Anselm -- Strange Doctor, Stranger man

The Catholic Encyclopedia informs:

Certain ecclesiastical writers have received this title on account of the great advantage the whole Church has derived from their doctrine . . . The requisite conditions are enumerated as three: eminens doctrina, insignis vitae sanctitas, Ecclesiae declaratio (i.e. eminent learning, a high degree of sanctity, and proclamation by the Church). Benedict XIV explains the third as a declaration by the supreme pontiff or by a general council. . . . The decree is issued by the Congregation of Sacred Rites and approved by the pope, after a careful examination, if necessary, of the saint's writings. It is not in any way an ex cathedra decision, nor does it even amount to a declaration that no error is to be found in the teaching of the Doctor. It is, indeed, well known that the very greatest of them are not wholly immune from error . . .--John Chapman, Doctors of the Church, "Catholic Encyclopedia," 1909 by the Encyclopedia Press, Inc. Electronic version 2007 by Kevin Knight

St. Anselm is one of the 32 Doctors of the Roman Catholic Church. An online encyclopedia has this to say of him:

St. Anselm was one of the most important Christian thinkers of the eleventh century. He is most famous in philosophy for having discovered and articulated the so-called "ontological argument;" and in theology for his doctrine of the atonement. However, his work extends to many other important philosophical and theological matters, among which are: understanding the aspects and the unity of the divine nature; the extent of our possible knowledge and understanding of the divine nature; the complex nature of the will and its involvement in free choice; the interworkings of human willing and action and divine grace; the natures of truth and justice; the natures and origins of virtues and vices; the nature of evil as negation or privation; and the condition and implications of original sin. --Greg Sadler, Anselm of Canterbury (1033-1109, "The Internet Encyclopedia of Philosophy," (C) 2006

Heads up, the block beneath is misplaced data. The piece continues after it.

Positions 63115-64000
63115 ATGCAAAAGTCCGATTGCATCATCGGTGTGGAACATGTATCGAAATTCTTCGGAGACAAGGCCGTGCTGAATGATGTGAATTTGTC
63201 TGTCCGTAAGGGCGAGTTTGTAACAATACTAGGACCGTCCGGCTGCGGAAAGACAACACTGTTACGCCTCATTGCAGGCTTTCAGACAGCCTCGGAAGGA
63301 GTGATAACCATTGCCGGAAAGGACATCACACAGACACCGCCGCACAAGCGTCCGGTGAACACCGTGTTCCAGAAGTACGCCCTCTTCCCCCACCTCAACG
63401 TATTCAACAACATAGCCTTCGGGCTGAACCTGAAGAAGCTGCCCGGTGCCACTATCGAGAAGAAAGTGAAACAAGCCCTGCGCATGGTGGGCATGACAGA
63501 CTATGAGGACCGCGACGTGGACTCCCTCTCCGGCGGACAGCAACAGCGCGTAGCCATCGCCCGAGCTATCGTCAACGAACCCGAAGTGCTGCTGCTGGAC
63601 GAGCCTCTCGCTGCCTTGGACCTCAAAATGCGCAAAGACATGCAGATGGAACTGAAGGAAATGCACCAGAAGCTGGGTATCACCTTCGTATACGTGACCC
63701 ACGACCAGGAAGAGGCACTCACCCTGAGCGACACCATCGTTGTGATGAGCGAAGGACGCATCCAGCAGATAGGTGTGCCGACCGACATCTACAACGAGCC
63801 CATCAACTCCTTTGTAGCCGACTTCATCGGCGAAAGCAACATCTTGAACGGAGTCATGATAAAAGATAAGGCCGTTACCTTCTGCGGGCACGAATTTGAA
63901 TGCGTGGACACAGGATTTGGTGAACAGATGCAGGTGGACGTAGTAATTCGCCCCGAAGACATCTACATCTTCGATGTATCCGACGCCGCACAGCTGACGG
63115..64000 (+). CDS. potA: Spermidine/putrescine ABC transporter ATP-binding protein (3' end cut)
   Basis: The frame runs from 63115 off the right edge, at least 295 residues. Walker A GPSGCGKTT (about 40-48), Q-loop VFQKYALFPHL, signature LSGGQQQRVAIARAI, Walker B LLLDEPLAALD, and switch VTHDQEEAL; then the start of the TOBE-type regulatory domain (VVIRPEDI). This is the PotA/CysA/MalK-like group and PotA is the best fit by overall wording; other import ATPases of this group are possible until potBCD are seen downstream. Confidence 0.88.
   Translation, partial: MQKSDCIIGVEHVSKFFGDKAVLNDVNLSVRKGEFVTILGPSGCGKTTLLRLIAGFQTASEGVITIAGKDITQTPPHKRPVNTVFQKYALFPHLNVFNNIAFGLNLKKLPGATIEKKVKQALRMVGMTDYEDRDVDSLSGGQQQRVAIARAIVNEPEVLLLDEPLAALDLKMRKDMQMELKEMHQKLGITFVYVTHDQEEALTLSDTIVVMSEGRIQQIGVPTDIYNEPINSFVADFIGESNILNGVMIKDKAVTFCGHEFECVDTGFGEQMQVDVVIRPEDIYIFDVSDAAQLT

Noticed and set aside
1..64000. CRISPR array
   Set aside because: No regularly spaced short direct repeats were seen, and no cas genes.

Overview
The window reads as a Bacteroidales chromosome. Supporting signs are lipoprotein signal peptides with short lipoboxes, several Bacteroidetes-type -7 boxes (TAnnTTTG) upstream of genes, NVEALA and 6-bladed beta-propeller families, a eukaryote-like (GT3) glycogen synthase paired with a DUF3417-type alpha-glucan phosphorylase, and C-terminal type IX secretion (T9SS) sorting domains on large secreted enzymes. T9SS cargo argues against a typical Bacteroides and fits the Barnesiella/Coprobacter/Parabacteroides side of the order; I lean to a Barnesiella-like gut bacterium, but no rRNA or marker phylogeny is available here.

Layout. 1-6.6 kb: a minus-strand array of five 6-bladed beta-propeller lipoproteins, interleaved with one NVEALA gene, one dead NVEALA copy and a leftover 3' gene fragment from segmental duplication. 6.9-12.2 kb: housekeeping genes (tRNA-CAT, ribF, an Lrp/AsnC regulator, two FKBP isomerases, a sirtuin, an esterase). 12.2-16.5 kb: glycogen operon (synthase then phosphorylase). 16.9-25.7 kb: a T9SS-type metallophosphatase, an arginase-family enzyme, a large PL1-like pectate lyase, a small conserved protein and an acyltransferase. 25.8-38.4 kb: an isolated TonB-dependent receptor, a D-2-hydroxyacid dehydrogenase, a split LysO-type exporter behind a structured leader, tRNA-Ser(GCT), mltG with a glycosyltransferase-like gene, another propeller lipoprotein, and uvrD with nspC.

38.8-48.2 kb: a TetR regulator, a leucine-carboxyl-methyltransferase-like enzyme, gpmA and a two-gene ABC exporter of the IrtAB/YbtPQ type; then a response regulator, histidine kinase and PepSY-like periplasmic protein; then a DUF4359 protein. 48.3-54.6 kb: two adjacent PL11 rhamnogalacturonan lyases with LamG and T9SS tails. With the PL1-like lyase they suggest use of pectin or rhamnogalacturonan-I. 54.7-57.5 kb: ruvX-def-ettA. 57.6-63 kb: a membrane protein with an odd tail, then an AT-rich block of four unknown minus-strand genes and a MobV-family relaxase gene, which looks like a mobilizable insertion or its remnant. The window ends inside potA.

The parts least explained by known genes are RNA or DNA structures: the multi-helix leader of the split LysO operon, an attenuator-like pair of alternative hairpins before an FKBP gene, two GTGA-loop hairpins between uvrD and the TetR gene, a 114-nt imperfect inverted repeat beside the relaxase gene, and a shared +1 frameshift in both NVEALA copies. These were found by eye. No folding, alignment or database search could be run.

In 1492, Pope Alexander VI canonized Anselm and in 1720, Pope Clement XI proclaimed him a Doctor of the Church.

At this point, it may be well to consider a few verses of Scripture:

Thou shalt not lie with mankind, as with womankind: it is abomination.--Leviticus 18:22

If a man also lie with mankind, as he lieth with a woman, both of them have committed an abomination: they shall surely be put to death; their blood shall be upon them.--Leviticus 20:13

Know ye not that the unrighteous shall not inherit the kingdom of God? Be not deceived: neither fornicators, nor idolaters, nor adulterers, nor effeminate, nor abusers of themselves with mankind, Nor thieves, nor covetous, nor drunkards, nor revilers, nor extortioners, shall inherit the kingdom of God.--1 Corinthians 6:9-10

History and contemporary practice have shown the Roman Catholic Church to be remarkably tolerant of grave sins habitually engaged in by its clerics. It's treatment of Anselm is a case in point. In the Scriptures cited above, it is clear that God considers participation in homosexual acts abominable to the point of issuing a death sentence upon them in Mosaic Law. Witness the divine wrath poured out on Sodom and Gomorrah, two centers of rampant homosexuality. Look to Paul's words in his first letter to the Corinthians, where the Apostle writes that "abusers of themselves with mankind" will not inherit the kingdom of God.

Certainly all men, including Christians, are sinners and continue to sin so long as they live. However, the shed blood of Jesus has made atonement for the sins of those who, called out by God, have responded in faith. Such people, regenerated by the Holy Spirit, will show their new birth by turning aside from habitual sin and seeking to do the will of the Lord.

Though there are indications that Anselm was one of those who "abused himself with mankind," he became an archbishop in life and a saint and doctor of the church after his death.

Anselm is known to have had emotional relationships with Archbishop Lanfranc, his predecessor in the see of Canterbury, as well as several of his own pupils. Following are samples from two of his love letters, which usually were addressed to "dilecto dilitori", his "beloved lover:"